LeadingOnes←+/∧\
result←LeadingOnes boolList
which unfortunately (imho) has much inferior performance to:
LeadingOnes←{+/∧\⍵}
result←LeadingOnes boolList
and
result←+/∧\boolList
 
5:57 PM
OK, I get that, but it is performance and implementation related, not a language issue. I think what I was trying to get at, is the use of parens (and composition) in the APLCart list is to keep everything as a function, not an expression. (Correct?). This is certainly a valid goal. My only concern is that a newbie looking at is going think he needs composition in order to add 1 to an array.
 
@PaulMansour Right, I strove to keep as much as possible as functions/operators that can be isolated, for ease of use. I do expect users of the APLcart to have at least a very basic understanding of APL syntax. I'm more worried about a newbie being frustrated that f←~∨/, ⋄ f B doesn't work when ~∨/,B works than about them using unnecessary compositions and parentheses.
 
@Adám Noted!
 
@PaulMansour I'm very open to suggestions can criticism, of course. Maybe I should add links to general intros to APL, and to other resources.
 
6:16 PM
@Adám I don't want to complicate things, but for items that have composition and paren free expression equivalents, maybe that could be indicated somehow. I wouldn't spend much effort on that though. Once one realizes the goal/format, its all clear.
 
@PaulMansour I could combine them, or simply take out the functional for — or the fast form, for that sake. The goal should maybe be to teach the APL language, not optimising performance. Feature creep?
 
 
1 hour later…
7:27 PM
@Adám Not sure. I very much like the idea of having everything a function. I would keep that, and perhaps add the expressional equivalent on the same line if it does not get too messy. Either way, I would distinguish between having compose in the add 1 function, which is necessary to make it extractable, and the parens in double grade up, which are not necessary. I would go with the simplest expression that is extrable as a function with direct assignment.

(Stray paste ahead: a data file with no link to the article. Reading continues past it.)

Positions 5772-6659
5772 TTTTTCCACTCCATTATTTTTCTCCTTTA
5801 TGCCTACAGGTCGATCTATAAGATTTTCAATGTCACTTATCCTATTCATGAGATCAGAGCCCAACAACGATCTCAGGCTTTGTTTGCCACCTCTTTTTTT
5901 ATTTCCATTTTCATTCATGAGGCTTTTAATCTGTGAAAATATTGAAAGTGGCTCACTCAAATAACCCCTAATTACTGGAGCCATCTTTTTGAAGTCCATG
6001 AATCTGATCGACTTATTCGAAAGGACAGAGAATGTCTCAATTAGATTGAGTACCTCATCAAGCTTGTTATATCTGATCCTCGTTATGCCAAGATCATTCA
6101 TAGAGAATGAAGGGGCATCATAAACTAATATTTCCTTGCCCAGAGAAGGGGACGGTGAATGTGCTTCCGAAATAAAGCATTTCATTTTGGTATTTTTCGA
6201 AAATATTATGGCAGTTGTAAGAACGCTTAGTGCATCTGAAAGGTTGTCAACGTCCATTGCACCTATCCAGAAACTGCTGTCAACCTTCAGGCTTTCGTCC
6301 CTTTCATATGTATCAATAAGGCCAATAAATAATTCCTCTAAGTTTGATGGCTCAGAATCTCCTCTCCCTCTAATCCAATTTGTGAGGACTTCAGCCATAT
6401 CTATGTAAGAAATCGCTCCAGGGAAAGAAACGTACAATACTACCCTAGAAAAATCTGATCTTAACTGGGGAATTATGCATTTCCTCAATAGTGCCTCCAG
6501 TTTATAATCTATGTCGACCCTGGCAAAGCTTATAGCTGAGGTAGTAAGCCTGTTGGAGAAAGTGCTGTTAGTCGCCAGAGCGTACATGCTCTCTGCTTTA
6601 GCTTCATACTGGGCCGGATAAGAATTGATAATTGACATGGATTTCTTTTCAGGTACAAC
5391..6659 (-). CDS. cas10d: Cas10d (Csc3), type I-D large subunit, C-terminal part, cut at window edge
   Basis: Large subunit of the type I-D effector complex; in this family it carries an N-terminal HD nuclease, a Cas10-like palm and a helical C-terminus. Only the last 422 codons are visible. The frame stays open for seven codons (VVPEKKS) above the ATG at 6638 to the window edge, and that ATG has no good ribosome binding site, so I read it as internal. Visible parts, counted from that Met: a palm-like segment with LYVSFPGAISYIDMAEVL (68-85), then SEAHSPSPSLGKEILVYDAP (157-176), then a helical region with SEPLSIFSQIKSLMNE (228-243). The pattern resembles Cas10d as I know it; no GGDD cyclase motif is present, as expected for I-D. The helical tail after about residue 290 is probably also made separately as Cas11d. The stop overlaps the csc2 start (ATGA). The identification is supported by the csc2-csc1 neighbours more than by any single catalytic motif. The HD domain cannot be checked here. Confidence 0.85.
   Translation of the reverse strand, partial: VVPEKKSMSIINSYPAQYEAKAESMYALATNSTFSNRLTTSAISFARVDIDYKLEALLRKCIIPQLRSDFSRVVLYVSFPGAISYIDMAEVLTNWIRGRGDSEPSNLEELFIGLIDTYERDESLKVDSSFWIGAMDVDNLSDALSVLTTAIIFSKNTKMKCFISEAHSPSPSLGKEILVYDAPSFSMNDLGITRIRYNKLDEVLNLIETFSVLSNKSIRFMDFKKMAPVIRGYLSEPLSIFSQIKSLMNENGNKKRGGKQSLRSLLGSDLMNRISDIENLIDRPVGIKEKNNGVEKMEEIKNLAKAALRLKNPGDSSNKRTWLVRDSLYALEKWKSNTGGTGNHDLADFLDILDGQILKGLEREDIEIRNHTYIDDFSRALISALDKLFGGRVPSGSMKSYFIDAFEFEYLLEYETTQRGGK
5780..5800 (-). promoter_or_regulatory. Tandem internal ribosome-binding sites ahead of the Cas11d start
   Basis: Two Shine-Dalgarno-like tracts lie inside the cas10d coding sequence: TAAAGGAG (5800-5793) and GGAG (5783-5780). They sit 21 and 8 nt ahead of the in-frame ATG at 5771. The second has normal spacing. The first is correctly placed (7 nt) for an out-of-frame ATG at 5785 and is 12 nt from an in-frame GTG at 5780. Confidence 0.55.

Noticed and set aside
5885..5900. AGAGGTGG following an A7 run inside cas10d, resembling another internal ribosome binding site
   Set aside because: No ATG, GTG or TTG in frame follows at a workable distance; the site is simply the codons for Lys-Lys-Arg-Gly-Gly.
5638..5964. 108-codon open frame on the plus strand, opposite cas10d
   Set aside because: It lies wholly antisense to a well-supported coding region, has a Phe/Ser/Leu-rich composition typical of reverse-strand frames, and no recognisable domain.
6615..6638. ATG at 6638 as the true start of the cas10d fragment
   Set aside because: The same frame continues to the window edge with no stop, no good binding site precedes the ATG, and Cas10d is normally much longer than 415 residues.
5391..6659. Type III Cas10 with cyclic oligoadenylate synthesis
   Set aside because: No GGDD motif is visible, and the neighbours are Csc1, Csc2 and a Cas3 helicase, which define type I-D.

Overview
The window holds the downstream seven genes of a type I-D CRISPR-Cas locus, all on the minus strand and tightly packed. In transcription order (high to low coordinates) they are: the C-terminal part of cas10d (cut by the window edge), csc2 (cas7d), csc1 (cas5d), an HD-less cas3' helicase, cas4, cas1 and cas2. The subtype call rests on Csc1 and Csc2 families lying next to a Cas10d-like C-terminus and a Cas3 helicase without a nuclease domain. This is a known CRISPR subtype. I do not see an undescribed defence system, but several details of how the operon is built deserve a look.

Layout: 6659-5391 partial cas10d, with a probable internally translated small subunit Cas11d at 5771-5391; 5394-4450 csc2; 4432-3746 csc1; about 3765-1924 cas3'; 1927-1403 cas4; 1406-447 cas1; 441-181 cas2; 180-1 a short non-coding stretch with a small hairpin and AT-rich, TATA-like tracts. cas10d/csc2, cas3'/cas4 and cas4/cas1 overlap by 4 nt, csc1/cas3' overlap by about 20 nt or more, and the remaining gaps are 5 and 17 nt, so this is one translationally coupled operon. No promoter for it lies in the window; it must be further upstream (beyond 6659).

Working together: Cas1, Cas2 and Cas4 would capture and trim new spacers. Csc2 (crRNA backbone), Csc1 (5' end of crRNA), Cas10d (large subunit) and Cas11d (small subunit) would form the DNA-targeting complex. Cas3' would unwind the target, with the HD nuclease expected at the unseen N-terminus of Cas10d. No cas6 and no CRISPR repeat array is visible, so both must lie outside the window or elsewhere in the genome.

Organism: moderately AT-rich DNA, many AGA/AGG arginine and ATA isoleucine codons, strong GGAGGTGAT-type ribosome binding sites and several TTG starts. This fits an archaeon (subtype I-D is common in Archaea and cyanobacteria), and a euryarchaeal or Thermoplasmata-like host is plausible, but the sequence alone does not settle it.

Also, I got confused naming things "fast". This seems very tangential to the language, whereas the functional/expressional contrast is meaningful for all time ( I think)
 
 
3 hours later…
10:07 PM
Is there an easy way to check for the first n numbers that fulfill a condition x without recursion? I think I remember @Adám telling me something of the sorts, but I can't find it here
 
@J.Sallé What do you want to return? n or the numbers? Are they from a given set, or the natural numbers unbounded?
 
@Adám I need to return the numbers, and they'll always be prime
 
@J.Sallé Do you have all the candidates from the beginning?
 
Nope. Input is n
 
@J.Sallé I can't think of anything that doesn't somehow loop. You could use ⍣{n=≢⍺} with an operand that appends the next one.
 
10:12 PM
Hm, that might work.
I actually have 2 inputs though, the number of primes n and a base b. Challenge is to find the first n primes such that b⊥(⌽b⊥⍣¯1⊢prime) is also prime.
I can just hardcode a large enough amount of primes to check for but I'd rather not do that
 
@J.Sallé You could conveniently use the "next prime" function.
 
Oooooh yeah. I can put both inputs in and store the results in I guess?